Drawing mandalas is another path to self-knowledge. A couple of days ago I was drawing a mandala and taking videos periodically to document my process. I plan to do a post on here with the videos and pictures since several of my friends on Facebook expressed interest in making them. During this process I saw something unexpected. I saw a repeating pattern of birds in my mandala. Then I saw sunrises, trees, mountains and wind. Gradually the mandala took shape in my mind. It is going to be something of an image of direction, new beginnings, facing challenges, and fostering hope in eternity. As I drew, I found that what I thought were birds were actually butterflies. I have also had two dreams of butterflies in the past month, so that is a powerful symbol of metamorphosis that is consistently coming to my conscious mind.

This mandala has taught me a lot about myself and how I see the world. Nature is very important to me and being in the city all the time is hard for me. Trees, butterflies, flowers, and mountains fill me with joy and soothe my anxiety. I need connection with nature, which makes winter harder for me emotionally than other times of the year. I must prioritize some time each day to get out of the house and away from the city, even if it is only at the park or something. I need to make time to go out in the garden and get my hands deep in the soil and in contact with living things. During my meditation, it would be useful for me to visualize mountains. Little things like that will help my mental health just as well or better than taking another pill. I will post a picture of my mandala when it is finished as well as the video of my process.

Another thing that has helped me develop self-knowledge is to revisit my childhood. Children don’t wear masks. Children are their true selves and that is one of the things I love about them. They have not yet learned to be polite, project a false image, and conform to the expectations of society. Because of this, your childhood can tell you a lot about yourself.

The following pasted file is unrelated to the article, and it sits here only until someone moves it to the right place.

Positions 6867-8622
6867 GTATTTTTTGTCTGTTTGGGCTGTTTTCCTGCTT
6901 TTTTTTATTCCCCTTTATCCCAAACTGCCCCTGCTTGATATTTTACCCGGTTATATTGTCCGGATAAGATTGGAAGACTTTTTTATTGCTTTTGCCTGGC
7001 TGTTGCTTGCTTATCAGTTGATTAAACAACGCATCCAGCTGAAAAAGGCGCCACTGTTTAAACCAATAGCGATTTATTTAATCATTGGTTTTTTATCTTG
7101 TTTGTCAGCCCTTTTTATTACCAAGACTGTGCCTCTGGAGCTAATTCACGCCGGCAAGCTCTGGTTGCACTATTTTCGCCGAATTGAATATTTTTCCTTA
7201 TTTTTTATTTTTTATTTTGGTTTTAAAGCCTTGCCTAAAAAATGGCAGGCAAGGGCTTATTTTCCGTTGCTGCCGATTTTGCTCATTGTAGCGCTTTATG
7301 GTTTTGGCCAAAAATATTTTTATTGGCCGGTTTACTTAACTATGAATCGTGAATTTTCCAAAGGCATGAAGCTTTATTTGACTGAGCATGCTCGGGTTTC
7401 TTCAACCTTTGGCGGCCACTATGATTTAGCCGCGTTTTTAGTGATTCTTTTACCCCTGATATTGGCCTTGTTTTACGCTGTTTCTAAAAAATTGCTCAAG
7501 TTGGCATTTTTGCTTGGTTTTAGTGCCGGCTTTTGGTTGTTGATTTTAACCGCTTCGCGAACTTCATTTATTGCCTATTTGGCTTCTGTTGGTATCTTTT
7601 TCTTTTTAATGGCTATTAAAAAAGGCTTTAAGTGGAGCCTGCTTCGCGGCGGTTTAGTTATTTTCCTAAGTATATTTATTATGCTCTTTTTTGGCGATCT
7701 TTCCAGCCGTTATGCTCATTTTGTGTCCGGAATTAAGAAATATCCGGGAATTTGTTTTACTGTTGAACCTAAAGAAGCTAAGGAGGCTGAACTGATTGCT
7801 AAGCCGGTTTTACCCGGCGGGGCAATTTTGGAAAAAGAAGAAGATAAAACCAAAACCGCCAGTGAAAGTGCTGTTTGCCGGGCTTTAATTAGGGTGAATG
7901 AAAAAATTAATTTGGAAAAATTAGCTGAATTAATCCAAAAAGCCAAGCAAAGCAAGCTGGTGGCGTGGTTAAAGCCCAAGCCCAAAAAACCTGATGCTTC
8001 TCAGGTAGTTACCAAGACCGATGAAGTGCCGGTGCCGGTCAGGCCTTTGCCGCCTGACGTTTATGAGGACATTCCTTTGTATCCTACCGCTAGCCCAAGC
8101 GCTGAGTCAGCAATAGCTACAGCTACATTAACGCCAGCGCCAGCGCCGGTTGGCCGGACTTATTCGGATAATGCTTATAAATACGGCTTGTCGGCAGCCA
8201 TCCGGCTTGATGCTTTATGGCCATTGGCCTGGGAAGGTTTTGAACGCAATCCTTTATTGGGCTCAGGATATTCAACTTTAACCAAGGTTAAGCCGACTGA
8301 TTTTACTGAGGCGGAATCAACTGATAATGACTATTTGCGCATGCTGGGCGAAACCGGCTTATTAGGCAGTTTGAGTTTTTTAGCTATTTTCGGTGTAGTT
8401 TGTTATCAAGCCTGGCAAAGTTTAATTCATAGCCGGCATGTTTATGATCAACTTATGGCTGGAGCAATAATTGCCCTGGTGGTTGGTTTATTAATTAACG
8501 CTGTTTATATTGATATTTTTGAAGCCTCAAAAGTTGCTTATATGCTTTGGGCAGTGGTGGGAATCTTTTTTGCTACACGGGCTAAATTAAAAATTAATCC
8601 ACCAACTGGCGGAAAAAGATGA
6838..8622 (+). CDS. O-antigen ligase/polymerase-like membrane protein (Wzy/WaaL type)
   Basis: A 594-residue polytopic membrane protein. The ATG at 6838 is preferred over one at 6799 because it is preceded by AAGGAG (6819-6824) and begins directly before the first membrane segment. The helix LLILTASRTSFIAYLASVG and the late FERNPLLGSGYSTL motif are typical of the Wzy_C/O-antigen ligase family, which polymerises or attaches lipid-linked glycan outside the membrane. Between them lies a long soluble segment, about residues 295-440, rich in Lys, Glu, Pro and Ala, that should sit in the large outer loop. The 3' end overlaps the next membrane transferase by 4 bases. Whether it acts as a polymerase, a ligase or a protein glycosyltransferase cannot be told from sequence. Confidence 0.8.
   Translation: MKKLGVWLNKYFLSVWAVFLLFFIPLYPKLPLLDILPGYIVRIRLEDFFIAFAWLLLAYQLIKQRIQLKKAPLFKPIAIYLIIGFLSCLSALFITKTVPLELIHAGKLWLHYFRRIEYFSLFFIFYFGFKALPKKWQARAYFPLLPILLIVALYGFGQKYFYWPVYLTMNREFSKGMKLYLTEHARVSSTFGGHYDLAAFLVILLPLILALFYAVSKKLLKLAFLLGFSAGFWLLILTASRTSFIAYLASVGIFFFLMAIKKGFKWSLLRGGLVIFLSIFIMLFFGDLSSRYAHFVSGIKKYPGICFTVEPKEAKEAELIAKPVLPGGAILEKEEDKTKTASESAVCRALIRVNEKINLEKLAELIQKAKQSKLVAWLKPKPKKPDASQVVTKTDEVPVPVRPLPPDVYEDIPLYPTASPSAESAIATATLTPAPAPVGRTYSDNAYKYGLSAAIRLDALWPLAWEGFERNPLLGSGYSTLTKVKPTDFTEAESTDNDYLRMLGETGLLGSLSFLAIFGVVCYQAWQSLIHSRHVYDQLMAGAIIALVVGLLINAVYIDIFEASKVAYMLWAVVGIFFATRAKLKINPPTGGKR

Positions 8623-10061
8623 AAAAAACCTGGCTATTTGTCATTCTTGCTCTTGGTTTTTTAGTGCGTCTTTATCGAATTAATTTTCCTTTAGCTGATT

As I child I lived in the country. I loved to play in the water, ride my bike, explore new places, and have adventures. I liked to spend a lot of my time alone or with only one or two friends. I spent a lot of time reading, dreaming, and imagining adventures. This tells me that I have an active imagination, an introverted type of psyche, and a thirst for novelty. I engage in risky behavior at times. It also tells me, again, that I have a need for nature. I have a curious disposition and a ready intellect, but I am unmotivated by social pressure and competition. If something is difficult or boring, I will avoid it which can limit me in my achievements. I crave novelty which makes habitual behaviors distasteful.

With this self-knowledge I can anticipate what career options would work best for me, where I am likely to feel bored and under-stimulated verses where I would thrive. I would probably enjoy working in a nursery and teaching gardening classes. I might like being a children’s swim instructor. I might enjoy a career as a flight attendant because of the novelty of new people and places. It helps me to have a close friend and mentor to help encourage me to do hard things and push through boring tasks to accomplish more than I would do on my own.

Anyway, to the man who sat in front of me in sacrament meeting, thank you for your insight. I hope that I can always keep God’s first commandment to love the Self by honoring Adam and discovering God. I hope that as I share my journey with you that you might find self-knowledge that can enrich your life. God bless!

Shame Dreams

“If people knew who I really was, they wouldn’t like me,” I remember telling my mom in high school. What I meant was that the only way I could be accepted was hiding behind choir dresses, drama masks, memorized lines, and stage makeup. The real naked me was flawed and broken and something to hide.  This is shame.

In the scriptures, Adam and Eve only understood shame after they ate the fruit and the first thing they did was make clothing to hide their nakedness.  Nakedness is a powerful symbol for shame; a concrete way my brain chose to show me last night that my battle with shame is far from over.

Nakedness. I had three naked dreams last night. I dreamed I was staying in an apartment in a sky rise. I was getting ready for bed and was totally naked before I realized that my blinds were open exposing me to the whole city. I walked to the large window to close the blinds and saw that a woman was laughing at me, pointing and taking pictures. Of course, I couldn’t get the blinds closed before she got a few shots of my humiliation.

The next dream I went to church and realized I had worn a see through dress. It was clearly inappropriate for church, but I insisted on staying at the meetings.  I needed to be there regardless of how uncomfortable I was or others were with what I had worn.